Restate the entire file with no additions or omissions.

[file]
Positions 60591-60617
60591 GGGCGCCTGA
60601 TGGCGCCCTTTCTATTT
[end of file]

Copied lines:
Positions 60591-60617
60591 GGGCGCCTGA
60601 TGGCGCCCTTTCTATTT